Building the 21st-century grid needed to increase
VOL. 23, No. 4
efficiency, security and renewable energy supply will
require new regulatory tools and policy approaches.
By BRACKEN HENDRICKS
transformation of our outmoded electricity
infrastructure around the platforms of efficiency, security, reliability and reduced carbon
emissions will boost U.S. innovation and job
creation in coming decades.
efficiency of the entire electricity system.
The grid has suffered from systematic
underinvestment in recent decades. Demand
has outpaced investment, and congestion
on the grid has grown. One study found
that transmission congestion
costs consumers in the eastern
United States $16.5 billion per
year in higher electricity prices
alone. A stronger power grid
also will be more reliable, reduc-
ing the staggering cost of power
outages for U.S. consumers and
businesses. The 2003 blackout in
the Northeast and Canada, for
example, caused an estimated
$7 billion to $10 billion in eco-
nomic losses. A more intercon-
nected grid is vitally important to
national security, as well, provid-
ing redundancy in the event of a
failure in any location.
At the core of our response
to these challenges is the realiza-tion that the policy and regulatory
structure for managing electricity transmission and distribution is not designed to meet the
demands of a changing society. To take rapid
and meaningful action will require not only
new investment, but also more thoughtful regulatory tools and policy approaches to leverage
the potential for large-scale investment into a
robust 21st-century grid infrastructure that is
resilient, sustainable, efficient and affordable
Bracken Hendricks is a senior fellow at the Center for American Progress, where he works on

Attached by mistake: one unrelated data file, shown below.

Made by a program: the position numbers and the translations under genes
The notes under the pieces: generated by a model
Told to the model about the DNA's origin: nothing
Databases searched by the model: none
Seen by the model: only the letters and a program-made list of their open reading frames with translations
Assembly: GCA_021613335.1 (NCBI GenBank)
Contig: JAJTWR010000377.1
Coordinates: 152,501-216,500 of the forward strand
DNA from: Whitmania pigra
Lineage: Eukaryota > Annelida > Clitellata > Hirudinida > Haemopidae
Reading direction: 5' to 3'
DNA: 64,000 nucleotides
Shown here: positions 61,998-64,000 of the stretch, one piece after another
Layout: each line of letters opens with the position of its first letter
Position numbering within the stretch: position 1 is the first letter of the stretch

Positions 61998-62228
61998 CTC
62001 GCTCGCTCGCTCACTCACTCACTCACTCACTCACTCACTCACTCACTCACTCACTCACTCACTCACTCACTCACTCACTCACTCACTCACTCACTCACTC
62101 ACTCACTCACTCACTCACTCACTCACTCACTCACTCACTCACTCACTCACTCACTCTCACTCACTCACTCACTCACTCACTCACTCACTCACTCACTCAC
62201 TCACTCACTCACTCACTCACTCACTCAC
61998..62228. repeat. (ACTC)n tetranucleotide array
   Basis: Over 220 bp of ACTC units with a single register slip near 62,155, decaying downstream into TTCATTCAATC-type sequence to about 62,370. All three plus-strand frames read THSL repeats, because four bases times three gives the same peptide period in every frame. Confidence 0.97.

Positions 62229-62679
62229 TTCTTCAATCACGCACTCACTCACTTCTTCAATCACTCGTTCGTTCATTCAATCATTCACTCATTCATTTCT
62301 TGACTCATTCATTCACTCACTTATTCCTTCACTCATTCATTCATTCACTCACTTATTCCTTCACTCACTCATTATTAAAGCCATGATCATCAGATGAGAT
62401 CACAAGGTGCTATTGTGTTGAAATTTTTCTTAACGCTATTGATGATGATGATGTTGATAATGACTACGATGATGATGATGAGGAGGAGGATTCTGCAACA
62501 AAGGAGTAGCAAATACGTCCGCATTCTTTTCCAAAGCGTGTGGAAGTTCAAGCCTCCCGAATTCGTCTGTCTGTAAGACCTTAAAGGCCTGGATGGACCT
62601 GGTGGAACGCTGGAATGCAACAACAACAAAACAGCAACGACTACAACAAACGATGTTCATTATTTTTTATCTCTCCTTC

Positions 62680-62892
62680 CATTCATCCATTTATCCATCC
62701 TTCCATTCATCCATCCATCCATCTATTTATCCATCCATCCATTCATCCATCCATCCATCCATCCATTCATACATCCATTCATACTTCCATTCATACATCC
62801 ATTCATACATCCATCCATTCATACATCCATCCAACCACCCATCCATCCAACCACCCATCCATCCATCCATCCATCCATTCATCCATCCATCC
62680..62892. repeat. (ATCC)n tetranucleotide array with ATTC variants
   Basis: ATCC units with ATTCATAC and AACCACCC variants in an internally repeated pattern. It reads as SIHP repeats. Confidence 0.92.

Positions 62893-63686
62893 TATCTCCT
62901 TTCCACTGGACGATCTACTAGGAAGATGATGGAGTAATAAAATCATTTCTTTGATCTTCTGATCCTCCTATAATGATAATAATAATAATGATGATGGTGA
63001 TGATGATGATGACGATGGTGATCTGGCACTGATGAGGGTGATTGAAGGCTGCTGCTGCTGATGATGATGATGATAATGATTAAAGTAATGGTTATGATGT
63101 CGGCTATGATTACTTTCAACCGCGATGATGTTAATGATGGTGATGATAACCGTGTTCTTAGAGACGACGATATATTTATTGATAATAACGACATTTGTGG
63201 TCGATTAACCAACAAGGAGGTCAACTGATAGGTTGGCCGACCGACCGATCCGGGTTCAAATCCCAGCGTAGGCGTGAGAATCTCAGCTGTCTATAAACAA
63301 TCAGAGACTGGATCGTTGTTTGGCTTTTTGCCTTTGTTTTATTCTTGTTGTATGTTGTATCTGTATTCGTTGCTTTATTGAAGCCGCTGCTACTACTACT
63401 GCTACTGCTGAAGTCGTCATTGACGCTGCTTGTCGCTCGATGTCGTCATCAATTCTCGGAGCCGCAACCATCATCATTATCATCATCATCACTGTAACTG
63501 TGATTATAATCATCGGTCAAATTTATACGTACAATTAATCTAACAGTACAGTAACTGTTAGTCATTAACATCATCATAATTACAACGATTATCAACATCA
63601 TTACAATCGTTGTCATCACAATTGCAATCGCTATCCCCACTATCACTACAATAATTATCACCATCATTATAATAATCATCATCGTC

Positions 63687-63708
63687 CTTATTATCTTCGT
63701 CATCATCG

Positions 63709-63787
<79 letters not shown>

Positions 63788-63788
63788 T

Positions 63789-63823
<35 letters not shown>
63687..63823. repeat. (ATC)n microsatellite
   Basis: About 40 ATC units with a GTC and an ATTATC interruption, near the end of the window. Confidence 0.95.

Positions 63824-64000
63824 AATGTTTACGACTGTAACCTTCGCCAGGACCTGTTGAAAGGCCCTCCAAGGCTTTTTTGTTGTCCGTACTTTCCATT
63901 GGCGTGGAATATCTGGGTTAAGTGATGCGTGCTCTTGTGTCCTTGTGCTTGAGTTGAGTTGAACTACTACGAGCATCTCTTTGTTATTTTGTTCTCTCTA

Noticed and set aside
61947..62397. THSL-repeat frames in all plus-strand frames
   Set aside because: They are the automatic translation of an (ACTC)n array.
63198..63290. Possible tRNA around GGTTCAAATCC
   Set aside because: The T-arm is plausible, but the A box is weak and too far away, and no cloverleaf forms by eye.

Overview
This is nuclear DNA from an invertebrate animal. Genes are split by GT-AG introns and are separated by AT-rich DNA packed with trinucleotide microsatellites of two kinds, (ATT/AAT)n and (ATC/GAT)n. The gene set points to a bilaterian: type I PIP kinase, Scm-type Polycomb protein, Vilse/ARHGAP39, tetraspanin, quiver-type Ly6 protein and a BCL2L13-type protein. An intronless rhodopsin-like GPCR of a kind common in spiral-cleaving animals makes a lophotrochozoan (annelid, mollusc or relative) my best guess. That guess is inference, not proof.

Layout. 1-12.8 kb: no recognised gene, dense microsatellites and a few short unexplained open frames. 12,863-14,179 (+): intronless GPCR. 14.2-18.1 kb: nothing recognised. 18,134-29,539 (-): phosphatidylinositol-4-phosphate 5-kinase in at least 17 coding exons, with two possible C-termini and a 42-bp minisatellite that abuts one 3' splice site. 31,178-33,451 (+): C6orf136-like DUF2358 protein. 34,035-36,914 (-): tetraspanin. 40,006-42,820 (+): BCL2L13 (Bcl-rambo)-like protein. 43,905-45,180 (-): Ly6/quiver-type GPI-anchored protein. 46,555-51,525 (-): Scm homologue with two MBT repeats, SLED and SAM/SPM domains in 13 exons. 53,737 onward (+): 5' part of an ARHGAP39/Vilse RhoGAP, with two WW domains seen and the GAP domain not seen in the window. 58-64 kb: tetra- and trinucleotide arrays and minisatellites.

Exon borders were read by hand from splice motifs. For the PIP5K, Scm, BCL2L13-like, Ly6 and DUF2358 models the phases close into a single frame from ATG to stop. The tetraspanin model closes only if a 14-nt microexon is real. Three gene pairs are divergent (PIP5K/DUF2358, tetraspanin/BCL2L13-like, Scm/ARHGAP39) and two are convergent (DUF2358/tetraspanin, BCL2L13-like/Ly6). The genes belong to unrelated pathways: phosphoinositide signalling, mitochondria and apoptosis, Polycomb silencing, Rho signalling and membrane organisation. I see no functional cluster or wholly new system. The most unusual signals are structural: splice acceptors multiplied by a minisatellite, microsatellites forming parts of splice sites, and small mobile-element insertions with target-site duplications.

green jobs and building a low-carbon economy.
Hendricks is co-author with Congressman Jay
Inslee (Wash.) of the book, Apollo’s Fire: Igniting
America’s Clean Energy Economy ( apollosfire.net).
He was co-founder of the Apollo Alliance and
has served as an advisor to the Obama administration and special assistant to the Office of Vice
President Al Gore. This article is adapted from
his February report, “Wired for Progress: Building
a National Clean-Energy Smart Grid.” Download the full report at americanprogress.org/
If we want consumers to make smart choices about how
they produce and use electricity, then they will need access to
real-time information on the true costs and impacts of their
energy choices. That will require deploying “smart meters” or
If a primary national goal
is to increase the use of
renewable energy to 25
This task will be daunting. As presently
configured, the U.S. electric transmission and
distribution system faces three major hurdles.
First, the high-voltage transmission grid imposes important constraints on the deployment of
renewable energy because it simply does not
go where many of these resources will be developed. Second, congestion and bottlenecks hurt
the reliability of the grid overall, particularly
where it is needed to move large volumes of Building a Renewable
new power from remote generation to major Electricity “Pipeline”
loads. Third, the monitoring and control tech- Central to this effort is a keen understanding
nology on both transmission and distribution of the renewable energy “pipeline” of products
networks is weak. The lack of smart technology and services that a national smart grid will
to provide utilities and consumers with better enable. Let’s look at what this new pipeline will
information in real time hurts the security and look like, from source to point of use.
Copyright © 2009 by the American Solar Energy Society Inc. All rights reserved.
percent of our total electrical
supply, as President Obama
has advocated, then we will
need new infrastructure
designed for the task.
solartoday.org SOLAR TODAY May 2009